Ask Finder: How can I improve my credit score?
How to improve your credit score after you've been rejected for a line of credit.
I got rejected for a loan and I think it might be because of my credit score, which isn't great. So how do I improve my credit score?
If you've applied for a loan or another line of credit but were rejected due to a poor credit score, there's plenty you can do to improve your score. A loan application is considered a hard enquiry on your account and a rejected application will leave a negative mark on your report, so it's important to work towards repairing your score.
By doing so, you'll also increase your chances of approval next time. From removing incorrect listings to avoiding too many hard credit enquiries, here are the steps you can follow to get your financial history in shape.
Things you can do right now:
- Check your credit score. Order a copy of your credit score and report through Finder and review it. If your score is between 0 and 549, you have a weak or below average credit score. If it's between 550 and 624, it's fair and average. If your credit score sits between these numbers, you'll need to adopt some positive money habits to repair it.
- Remove incorrect listings. If there is any incorrect information or listings, call the credit bureau that issued your report and have the details removed. The bureau can only remove illegitimate listings, whereas valid defaults and bankruptcies will remain on your account for 5 and 8 years respectively.
- Seek help. If any negative listings were added without a provider adhering to the relevant laws, seek help from the ombudsman or a credit repair agency. You'll pay a fee if you use a credit repair agency, but the benefits could outweigh the costs if your credit score is repaired.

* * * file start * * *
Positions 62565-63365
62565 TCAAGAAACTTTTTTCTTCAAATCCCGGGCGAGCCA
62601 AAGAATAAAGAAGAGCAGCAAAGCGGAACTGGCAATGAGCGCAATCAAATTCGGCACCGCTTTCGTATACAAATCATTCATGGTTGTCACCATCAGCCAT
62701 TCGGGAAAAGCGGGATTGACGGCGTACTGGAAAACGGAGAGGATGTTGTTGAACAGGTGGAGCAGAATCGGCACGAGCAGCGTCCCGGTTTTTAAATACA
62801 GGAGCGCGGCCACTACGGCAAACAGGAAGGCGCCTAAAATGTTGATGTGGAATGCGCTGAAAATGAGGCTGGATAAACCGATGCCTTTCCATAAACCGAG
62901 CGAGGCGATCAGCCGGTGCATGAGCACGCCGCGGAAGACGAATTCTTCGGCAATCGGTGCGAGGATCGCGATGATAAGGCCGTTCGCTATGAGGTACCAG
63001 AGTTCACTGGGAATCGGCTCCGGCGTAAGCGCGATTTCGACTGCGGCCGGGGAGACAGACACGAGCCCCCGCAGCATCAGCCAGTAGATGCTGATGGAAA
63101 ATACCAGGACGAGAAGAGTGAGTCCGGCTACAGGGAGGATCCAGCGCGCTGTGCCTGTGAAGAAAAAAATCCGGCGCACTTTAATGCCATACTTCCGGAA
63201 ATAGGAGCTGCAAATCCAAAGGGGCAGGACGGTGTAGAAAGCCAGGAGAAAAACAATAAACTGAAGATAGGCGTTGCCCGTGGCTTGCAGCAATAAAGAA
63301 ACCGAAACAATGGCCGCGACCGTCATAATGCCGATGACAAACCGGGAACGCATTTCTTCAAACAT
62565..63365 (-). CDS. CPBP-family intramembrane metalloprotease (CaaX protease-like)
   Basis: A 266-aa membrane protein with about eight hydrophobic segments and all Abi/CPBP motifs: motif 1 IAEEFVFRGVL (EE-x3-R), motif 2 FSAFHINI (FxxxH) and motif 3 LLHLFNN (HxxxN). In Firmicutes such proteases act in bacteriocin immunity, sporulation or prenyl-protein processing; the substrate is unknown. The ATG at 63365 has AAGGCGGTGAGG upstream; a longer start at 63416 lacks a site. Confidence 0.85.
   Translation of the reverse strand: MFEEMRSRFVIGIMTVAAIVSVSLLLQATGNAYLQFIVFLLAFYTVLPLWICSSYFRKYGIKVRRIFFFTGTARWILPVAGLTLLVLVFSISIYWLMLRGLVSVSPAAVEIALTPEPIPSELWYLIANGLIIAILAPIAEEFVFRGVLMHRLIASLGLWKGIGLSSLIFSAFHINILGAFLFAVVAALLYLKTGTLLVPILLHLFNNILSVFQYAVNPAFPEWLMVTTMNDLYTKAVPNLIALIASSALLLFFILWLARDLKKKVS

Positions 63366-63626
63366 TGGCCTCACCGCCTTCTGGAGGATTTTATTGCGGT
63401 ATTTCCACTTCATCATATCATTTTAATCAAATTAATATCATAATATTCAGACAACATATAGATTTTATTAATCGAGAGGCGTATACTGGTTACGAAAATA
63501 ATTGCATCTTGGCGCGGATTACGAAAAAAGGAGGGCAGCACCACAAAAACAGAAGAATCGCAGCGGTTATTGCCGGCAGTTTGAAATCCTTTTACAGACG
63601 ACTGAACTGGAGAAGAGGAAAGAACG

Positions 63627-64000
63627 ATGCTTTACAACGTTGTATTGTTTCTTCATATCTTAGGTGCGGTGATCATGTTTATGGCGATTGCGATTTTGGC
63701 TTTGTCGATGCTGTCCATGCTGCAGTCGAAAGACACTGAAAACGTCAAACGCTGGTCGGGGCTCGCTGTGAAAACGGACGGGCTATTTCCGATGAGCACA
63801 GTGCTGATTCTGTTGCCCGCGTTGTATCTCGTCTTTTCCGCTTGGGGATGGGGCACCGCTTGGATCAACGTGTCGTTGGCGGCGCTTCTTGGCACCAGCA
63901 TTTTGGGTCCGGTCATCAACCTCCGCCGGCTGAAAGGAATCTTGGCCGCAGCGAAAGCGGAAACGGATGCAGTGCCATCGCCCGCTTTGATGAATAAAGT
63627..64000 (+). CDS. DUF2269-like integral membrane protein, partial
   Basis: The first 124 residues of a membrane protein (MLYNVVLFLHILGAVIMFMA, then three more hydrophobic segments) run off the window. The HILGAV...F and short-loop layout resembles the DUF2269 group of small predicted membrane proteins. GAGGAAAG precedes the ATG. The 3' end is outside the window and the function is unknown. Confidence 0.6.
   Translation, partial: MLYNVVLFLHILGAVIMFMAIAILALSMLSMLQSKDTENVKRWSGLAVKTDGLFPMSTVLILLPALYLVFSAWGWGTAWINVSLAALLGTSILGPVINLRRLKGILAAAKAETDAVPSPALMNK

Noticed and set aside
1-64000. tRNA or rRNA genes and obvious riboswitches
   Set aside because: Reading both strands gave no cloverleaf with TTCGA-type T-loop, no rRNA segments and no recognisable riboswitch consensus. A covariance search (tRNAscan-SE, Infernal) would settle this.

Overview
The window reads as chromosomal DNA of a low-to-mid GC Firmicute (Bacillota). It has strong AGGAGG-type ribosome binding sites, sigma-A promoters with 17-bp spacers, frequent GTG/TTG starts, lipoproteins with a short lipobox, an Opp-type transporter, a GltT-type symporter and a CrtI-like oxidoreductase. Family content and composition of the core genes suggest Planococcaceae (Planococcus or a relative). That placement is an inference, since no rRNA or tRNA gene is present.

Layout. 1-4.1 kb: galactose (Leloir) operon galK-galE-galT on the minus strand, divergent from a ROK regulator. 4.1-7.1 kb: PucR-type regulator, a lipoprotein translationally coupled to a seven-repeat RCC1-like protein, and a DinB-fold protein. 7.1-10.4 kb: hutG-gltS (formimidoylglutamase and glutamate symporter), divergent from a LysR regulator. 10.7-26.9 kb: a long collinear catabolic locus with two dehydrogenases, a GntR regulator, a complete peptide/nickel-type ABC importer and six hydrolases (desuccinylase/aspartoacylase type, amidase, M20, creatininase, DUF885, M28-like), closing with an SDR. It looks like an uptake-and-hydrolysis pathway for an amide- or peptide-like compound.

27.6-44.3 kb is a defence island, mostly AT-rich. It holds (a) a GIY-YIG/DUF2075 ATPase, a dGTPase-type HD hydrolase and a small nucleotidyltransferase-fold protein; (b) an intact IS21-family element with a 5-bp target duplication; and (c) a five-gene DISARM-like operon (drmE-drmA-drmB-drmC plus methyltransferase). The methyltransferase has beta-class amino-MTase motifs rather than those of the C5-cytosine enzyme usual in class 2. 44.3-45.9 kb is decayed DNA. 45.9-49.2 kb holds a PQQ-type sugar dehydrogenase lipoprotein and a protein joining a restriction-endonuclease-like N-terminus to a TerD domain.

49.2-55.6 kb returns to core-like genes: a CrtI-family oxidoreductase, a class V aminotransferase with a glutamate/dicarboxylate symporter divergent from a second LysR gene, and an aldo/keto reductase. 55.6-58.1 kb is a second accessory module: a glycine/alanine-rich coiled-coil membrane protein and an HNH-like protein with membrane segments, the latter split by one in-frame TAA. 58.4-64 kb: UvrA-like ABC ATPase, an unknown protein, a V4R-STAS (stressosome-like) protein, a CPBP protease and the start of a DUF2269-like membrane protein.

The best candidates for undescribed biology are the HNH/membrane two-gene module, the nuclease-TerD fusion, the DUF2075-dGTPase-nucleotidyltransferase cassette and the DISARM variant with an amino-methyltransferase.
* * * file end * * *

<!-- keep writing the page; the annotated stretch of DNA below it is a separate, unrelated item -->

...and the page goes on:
Things you can do in the short-term:
- Maintain an active credit account. If you don't have a credit card or loan, a postpaid mobile phone plan or utility account in your name can help to build credit history (when repayments are made on time).
- Pay your bills. Late repayments leave a negative mark on your credit report, so it's important to pay your bills on time. Set up a regular direct debit or automatic payment to pay your accounts by the due date. If you're struggling to pay your debts, you can appeal to the lender for an extension or an alternative repayment plan.
- Identify listings you can improve. If you're not using your full credit limit, contact your bank to lower it. If you have multiple credit accounts, consider consolidating them with a balance transfer or loan.
Things you can do in the long-term:
- Avoid too many hard credit enquiries. Do not apply for credit over and over again as each enquiry leaves a mark on your report. If you've checked your credit score and it has improved, only apply for one card or loan at a time. If your application is rejected, spend some time paying off your other credit accounts to further improve your credit score before applying again. You can learn more about the types of credit enquiries that will appear on your credit report in this guide.
- Seek financial counselling. Financial counselling is free and confidential, you can call the National Debt Helpline on 1800 007 007 for help.
- Consider bankruptcy. If bankruptcy is inevitable, file for it. This will allow you to take steps sooner to rebuild your finances, rather than wasting time on solutions that won't work. Bankruptcy remains on your credit history for 8 years.
The exact steps you'll need to take to improve your credit score will vary depending on your financial situation, but you can get started by ordering a copy of your report and identifying where you can improve.
Ask Finder is a regular column where Finder's expert writers answer your questions. All rates and fees are correct at time of publication and we only give general advice.
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